What many take for financial news is actually processed and packaged for entertainment and advertising. Clash of the Financial Pundits by Joshua M Brown and Jeff Macke provide an inside look and discussion with many of the popular talking heads on financial shows. It is hard to separate news from noise – and most of it is noise.
Here are some excerpts to give you a taste for the theme of the book, at least from my humble perspective:
“What the old financial experts have in common with those from every other era … is that they are oftentimes doing their best with limited information and that their biases are almost always on full display.” “Warren Buffett once said that ‘forecasts may tell you a great deal about the forecaster; they tell you nothing about the future.’ … ‘We have long felt that the only value of stock forecasters is to make fortune-tellers look good.”
One of the first bubbles, fed by 18 newspapers in London to capture the public’s imagination, was the South Sea Company in the early 1700’s. Brown and Macke explain briefly how the media was used to continue to create clamor to buy company shares. “Watching one of the great geniuses of human history succumb to the South Sea calamity reminds us that intellect and worldliness are not impregnable defenses against mass delusion in full blossom. Posterity records just a solitary quotation from Sir Isaac Newton pertaining to his losses in the affair, but it’s a great one: ‘I can calculate the motion of heavenly bodies but not the madness of people.'”
The authors interspersed their narrative and examples with interviews from various well known names. Here’s a quote from their interview with Ben Stein: “… I have learned over the years to just give extremely general advice. And the general advice is, ‘Buy the indexes and hold on to them forever,’ and that advice has turned out to be extremely good advice. But it’s the ‘forever’ part that’s a problem in human life.” “… people who tell you what the big boys are doing – and sort of implying that you should do what the big boys are doing – are not doing you a particularly useful service.” “There’s so much wisdom in the sentence ‘Just buy the market, and just hold on.’ It’s just mind boggling how much wisdom there is there. Or you can put yourself in the hands of the Wall Street wealth extraction machine, which just takes money out of your pocket by making you trade.” … “But there is some pretending that little bits of day-to-day information have great importance. And they don’t.” … “they’re trying to get rich quick.” … “they believe there’s some magic, and they will learn the magic by watching the magicians on TV. There is no magic. It is just diversification and patience. There’s no magic.”
Brown and Macke discuss “All Good Things…” where an “all-but-forgotten” analyst named James Alphier analyzed the great market timers in a 1981 research paper. “Alphier’s conclusion upon studying these giants as well as a great many pretenders was that with only a handful of exception, great timers could only remain accurate for a run of between three and five years.” I suggest that people need their money, especially retirement money, for longer than five years. And also, by the time one recognizes the streak, they’re well into their time period. Finally, who and how does one then move on to the next?! There’s wisdom in what Ben Stein suggests.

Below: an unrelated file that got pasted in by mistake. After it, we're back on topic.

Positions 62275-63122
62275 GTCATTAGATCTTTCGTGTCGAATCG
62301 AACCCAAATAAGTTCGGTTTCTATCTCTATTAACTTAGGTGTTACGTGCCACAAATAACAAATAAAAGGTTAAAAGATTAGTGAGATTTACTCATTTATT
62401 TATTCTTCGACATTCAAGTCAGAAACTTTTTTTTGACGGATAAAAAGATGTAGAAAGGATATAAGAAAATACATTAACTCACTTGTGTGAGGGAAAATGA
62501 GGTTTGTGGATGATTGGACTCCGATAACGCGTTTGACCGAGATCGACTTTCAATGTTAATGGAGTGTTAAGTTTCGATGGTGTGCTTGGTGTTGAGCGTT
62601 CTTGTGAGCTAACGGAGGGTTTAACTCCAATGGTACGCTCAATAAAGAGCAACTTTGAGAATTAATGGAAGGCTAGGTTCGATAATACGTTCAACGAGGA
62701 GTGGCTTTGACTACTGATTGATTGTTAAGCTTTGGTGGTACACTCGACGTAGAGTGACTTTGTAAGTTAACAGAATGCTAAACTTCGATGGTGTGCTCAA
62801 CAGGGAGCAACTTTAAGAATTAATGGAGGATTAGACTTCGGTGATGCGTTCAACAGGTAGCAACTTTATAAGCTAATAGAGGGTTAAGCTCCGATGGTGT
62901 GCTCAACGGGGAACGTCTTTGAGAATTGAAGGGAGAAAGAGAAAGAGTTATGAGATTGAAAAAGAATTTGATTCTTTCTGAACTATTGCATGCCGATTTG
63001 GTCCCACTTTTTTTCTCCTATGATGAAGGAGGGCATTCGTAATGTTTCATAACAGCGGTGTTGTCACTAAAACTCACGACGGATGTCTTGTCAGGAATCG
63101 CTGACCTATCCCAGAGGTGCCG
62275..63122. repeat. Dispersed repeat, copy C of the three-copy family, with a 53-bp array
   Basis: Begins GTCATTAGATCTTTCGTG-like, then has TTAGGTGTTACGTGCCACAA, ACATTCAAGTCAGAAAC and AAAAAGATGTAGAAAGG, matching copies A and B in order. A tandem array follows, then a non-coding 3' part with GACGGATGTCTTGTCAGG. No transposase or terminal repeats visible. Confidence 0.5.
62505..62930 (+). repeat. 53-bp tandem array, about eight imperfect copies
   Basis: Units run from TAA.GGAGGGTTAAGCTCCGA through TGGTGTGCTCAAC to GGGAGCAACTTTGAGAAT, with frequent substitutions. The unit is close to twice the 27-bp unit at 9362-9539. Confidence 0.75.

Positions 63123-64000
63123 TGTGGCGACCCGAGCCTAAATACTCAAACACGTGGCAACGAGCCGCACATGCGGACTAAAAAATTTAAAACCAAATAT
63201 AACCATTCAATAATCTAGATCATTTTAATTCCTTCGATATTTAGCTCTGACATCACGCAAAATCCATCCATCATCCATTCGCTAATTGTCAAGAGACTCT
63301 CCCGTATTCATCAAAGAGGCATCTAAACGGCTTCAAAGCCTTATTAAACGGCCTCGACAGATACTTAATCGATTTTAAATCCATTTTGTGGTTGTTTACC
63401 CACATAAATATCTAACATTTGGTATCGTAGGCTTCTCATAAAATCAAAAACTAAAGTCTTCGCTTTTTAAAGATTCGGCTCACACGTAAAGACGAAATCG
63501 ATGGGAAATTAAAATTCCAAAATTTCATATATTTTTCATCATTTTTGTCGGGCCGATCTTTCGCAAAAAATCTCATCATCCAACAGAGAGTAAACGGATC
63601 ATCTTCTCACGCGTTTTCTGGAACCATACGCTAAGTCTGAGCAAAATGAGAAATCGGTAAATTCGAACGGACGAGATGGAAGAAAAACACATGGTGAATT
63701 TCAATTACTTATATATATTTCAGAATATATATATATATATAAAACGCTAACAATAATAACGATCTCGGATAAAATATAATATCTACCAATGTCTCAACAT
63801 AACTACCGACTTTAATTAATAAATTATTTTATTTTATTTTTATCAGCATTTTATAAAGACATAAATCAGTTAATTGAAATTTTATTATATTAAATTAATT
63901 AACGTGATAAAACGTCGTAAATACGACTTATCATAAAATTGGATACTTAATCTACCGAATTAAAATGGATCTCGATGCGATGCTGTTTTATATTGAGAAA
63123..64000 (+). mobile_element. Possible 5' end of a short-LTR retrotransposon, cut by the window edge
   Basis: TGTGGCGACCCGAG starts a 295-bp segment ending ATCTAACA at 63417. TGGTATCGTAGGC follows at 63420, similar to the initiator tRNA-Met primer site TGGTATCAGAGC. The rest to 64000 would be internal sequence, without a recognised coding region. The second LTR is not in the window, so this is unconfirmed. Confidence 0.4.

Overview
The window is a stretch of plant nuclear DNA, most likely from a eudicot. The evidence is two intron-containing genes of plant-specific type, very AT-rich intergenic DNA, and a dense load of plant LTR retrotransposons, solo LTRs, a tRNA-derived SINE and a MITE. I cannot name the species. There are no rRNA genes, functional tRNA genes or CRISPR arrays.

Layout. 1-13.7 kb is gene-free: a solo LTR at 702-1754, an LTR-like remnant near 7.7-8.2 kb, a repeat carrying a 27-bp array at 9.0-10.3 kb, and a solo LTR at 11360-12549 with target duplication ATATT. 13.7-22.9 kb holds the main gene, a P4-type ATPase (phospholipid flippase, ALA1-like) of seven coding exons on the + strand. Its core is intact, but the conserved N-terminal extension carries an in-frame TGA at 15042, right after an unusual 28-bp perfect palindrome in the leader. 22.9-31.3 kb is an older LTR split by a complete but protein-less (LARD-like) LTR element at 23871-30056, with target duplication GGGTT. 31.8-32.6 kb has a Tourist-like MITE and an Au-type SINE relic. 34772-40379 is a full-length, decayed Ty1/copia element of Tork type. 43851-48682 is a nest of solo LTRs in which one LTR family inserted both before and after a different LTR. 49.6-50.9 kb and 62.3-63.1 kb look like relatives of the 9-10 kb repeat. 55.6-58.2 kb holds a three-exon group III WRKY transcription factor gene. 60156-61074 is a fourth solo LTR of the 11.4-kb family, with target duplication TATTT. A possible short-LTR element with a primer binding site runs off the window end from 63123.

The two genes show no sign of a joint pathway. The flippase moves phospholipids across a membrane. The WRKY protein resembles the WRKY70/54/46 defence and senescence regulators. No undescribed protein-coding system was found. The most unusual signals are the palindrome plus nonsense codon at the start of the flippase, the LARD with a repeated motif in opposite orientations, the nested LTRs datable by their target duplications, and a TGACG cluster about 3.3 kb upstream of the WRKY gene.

And now …. getting to why listening and watching pundits is dangerous to your wealth!
“In May 2013, a research paper – written by a pair of grad students from Washington State University economics program – proved what many of us already knew: he who comes off as the most sure in his opinions will attract the most attention.” “Our ears will prick up when we hear an opinion being espoused in a brash, persuasive manner. There is a physiological explanation for this in that anxiety is the emotional manifestation of uncertainty and it is an unpleasant state of being for humankind. We want to alleviate is as soon as possible, even if we must turn off some of our cognition in order to do this. Researchers have been explaining this phenomenon for decades, beginning with Berger and Calabrese’s work (from 1975) on the uncertainty reduction theory as it pertains to interpersonal relations.”
“… we want to be told exactly what’s going to happen and what to do about it, and we’re willing to suspend our disbelief that anyone truly knows what the future holds provided the man or woman delivering this guidance is doing so with confidence.” … In the context of our discussion here, let’s also add that it’s better to be confident than accurate. The public has shown a clear preference for the former over the latter time and time again.” … “Be alert to the fact that the amount of confidence with which a forecast is delivered does not add to its probability of coming true, even though your brain has evolved to see it that way.”
What has their book tried to teach?
“By thinking in these terms and not merely taking the information being presented by our parade of pundits at face value, we put ourselves in a position to deepen our own thought process as opposed to merely accepting the finished product of someone else. It is in this way that we can make the media work for us rather than thwart us in our quest to stay up to speed.”
In other words, you need to have a sound investment philosophy, based on empirical evidence and not just opinion, to separate the chaff from the wheat when you are listening to the media so you aren’t whipsawed all over by the many conflicting opinions you hear and read.
In conclusion, here’s a brief Aesop’s Fable to illustrate how pundits and the media create illusions: